Monthly Archives: May 2017

My First Bike: Meet Pinkie

My First Bike: Meet Pinkie

A few weekends ago I finished the MSF Course, and thus began my journey in searching for a motorcycle.

What I didn’t anticipate, and what is now obvious is: I’m short, I’m 5’2″. So, I needed a bike that would accommodate that! This became very obvious after making a trip to see a bike, and loving the look of it, but realizing that I had to stretch to reach everything. Not a good plan. I really shouldn’t have to point my toe out like a ballerina to reach the rear brake! I realized I needed to try on some bikes.

As I visited three different dealerships, straddling each bike, playing “Motorcycle Cinderella,” two bikes fit—the Kawasaki Vulcan 500, and the Suzuki S40 Boulevard (650).

The dealership wanted ten thousand, which included positioning all of the controls, for the Vulcan. I went home and did some research.

After finding some very favorable reviews of the Suzuki S40 Boulevard on Youtube, I looked on Cragislist for a used one.

 

 

I spent some hours with some lovely people, who were kind and helpful. Their S40 had gone through several women riders in their family, and she was well taken care of. I felt all the more comfortable, as the woman I was buying the bike from was built just like me—short and stocky. My research and my knowledge of it all came together, and it felt right.

I brought “Pinkie” home! She is a single cylinder 650. She has one carburetor. She is simple, not a lot of parts (which is good for repair and upkeep).

I am also happy with her styling. I don’t know a lot about her performance through my experience yet, but people really seem to be loyal to the bike. I found an online forum which is excellent with support and technical knowledge. I am so excited for all that I’m going to learn, the confidence it’s going to build, and the adventure!

 

 

Moving Toward (design)

I was playing around with Photoshop, learning some skills, and came up with this.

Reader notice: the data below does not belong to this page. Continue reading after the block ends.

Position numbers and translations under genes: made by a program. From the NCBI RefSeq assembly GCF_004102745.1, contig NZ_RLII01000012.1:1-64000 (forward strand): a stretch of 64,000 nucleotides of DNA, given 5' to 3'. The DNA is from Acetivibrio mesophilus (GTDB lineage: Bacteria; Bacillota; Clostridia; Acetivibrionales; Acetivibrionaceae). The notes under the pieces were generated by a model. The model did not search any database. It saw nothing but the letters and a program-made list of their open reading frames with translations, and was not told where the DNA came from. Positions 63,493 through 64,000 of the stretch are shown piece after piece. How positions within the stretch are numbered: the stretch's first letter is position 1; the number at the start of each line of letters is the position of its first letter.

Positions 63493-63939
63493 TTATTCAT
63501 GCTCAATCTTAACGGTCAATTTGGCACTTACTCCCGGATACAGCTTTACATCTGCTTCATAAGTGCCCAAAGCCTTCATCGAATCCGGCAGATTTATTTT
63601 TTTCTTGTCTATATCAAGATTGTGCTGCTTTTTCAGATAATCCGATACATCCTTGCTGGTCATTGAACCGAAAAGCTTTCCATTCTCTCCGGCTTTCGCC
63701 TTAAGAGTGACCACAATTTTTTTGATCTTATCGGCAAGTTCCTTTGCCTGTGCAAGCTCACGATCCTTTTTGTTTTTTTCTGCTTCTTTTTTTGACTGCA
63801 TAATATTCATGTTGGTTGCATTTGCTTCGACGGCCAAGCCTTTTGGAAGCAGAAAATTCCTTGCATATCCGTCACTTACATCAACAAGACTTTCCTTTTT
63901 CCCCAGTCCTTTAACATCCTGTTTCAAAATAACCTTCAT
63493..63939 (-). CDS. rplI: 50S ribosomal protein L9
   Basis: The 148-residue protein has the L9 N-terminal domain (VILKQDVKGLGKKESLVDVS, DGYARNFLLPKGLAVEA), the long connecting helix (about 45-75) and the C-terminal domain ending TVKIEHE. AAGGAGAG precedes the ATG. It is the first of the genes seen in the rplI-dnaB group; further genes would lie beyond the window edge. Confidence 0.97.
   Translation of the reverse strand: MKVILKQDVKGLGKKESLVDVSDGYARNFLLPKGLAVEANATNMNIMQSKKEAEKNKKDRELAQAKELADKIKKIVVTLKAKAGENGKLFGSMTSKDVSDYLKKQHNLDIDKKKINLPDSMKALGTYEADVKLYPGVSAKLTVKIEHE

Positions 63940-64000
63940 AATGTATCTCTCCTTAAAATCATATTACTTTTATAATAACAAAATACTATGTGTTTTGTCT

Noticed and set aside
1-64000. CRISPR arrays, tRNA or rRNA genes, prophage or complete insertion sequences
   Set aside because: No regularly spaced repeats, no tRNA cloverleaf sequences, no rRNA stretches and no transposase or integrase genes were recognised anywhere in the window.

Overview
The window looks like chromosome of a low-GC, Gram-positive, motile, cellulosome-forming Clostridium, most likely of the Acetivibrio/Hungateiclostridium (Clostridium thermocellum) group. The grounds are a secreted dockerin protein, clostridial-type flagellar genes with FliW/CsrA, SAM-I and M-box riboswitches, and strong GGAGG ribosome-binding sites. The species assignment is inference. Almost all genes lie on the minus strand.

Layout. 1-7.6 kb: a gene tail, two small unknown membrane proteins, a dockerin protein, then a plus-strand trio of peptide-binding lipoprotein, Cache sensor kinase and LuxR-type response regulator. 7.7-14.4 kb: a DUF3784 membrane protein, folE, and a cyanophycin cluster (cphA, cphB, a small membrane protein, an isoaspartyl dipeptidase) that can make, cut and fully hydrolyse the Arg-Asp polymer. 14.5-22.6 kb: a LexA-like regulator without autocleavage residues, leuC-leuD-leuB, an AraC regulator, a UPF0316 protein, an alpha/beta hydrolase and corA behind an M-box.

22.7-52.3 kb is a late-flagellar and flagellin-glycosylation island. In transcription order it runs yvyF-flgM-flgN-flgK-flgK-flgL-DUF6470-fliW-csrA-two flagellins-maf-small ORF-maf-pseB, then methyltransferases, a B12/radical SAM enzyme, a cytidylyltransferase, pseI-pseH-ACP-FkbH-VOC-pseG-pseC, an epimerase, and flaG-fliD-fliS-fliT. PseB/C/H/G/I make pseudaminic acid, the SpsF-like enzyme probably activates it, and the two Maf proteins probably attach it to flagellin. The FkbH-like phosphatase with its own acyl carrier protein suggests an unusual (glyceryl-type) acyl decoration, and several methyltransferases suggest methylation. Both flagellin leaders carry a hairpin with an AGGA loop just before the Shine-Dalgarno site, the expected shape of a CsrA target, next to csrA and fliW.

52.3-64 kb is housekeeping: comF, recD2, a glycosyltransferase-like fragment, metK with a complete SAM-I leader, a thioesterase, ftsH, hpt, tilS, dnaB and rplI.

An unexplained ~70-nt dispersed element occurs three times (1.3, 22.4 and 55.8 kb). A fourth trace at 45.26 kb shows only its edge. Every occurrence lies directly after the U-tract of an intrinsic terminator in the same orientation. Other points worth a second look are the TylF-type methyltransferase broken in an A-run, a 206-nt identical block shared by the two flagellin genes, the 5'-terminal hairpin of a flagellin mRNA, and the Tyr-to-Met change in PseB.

It seems like a very fitting theme for today, as I’m going to look at a motorcycle, and I’m doing some intense therapy / healing.
This print, various other items, and a throw pillow, are all available at my Redbubble Shop.

 

And a throw pillow that looks like it belongs in a therapist’s office.

Filed Under: Art

Persistence: Learning to Ride

I know I’ve been distant the past month. This is due to many factors—visiting friends out-of-town, which was refreshing, working through abuse memories and healing (always), but the last few weekends it’s been about learning how to RIDE A MOTORCYCLE.

This is something I never thought I would be capable of, having been told since childhood that was so too dumb, too uncoordinated, or just plan incapable of anything! These thoughts have been plaguing me, creeping in—I realized I was experiencing a lot of self-doubt and hurt because of this self-image I still carried.

Recently, I was talking with a friend about working on being more present and connected to my body, and he said, “you should try doing something in your life that demands presence and connection.” After some thinking, I thought: I’ve always wanted to learn how to ride a motorcycle. Thus, the idea was born. I signed up for a local safety class, and over the weekend I took their written and riding exam and passed!

This may sound straightforward and simple, but for me it wasn’t.

On Day One, I dropped the bike, and snapped a piece off it of. I fought a lot of emotions, crying briefly, as other people whizzed around me. I took a deep breath and determined not to quit. Whether I passed or not, or had more difficulties, I thought, “no one could say that I was a quitter.” On Day Two, I had trouble with an exercise and had to reign in my emotions again. Sweaty, sunburned, and bodily fatigued, I carried on. I failed my riding test. I was discouraged and sad, “maybe what my family said is right—I am dumb and uncoordinated.”

But, I communicated with the riding school, and they were very willing to allow me to take the riding classes again and the test free of charge. I reasoned that likely I wasn’t dumb, but was tired, nervous, and it was a new concept to me. I had never even really used a manual transmission before, so what was I expecting? I gave myself some love in my heart, and became resolute, thinking, “if average people can ride a motorcycle, so can I. I have two arms and two feet, and two eyes, I can learn.”

The bike I learned on—Kawasaki Eliminator 125

This past weekend I took the classes again and the riding exam. Everything was smoother. The fear factor I had before was gone. I was more comfortable being with a group of people (something that was panic attack-inducing to me not too long ago), I was connecting to my body (I suffer from dissociation, so this is a big deal), and working on active listening (asking others for clarification—which also used to cause panic in me, because I used to feel so small and inhuman).

I’m going to be writing some more about what I learned and experienced, and I’m going to be writing about my adventures in motorcycling.

By telling you about my experience, my message is, if you want something, keep persisting. And remember, if average people can “get it,” you can, too.

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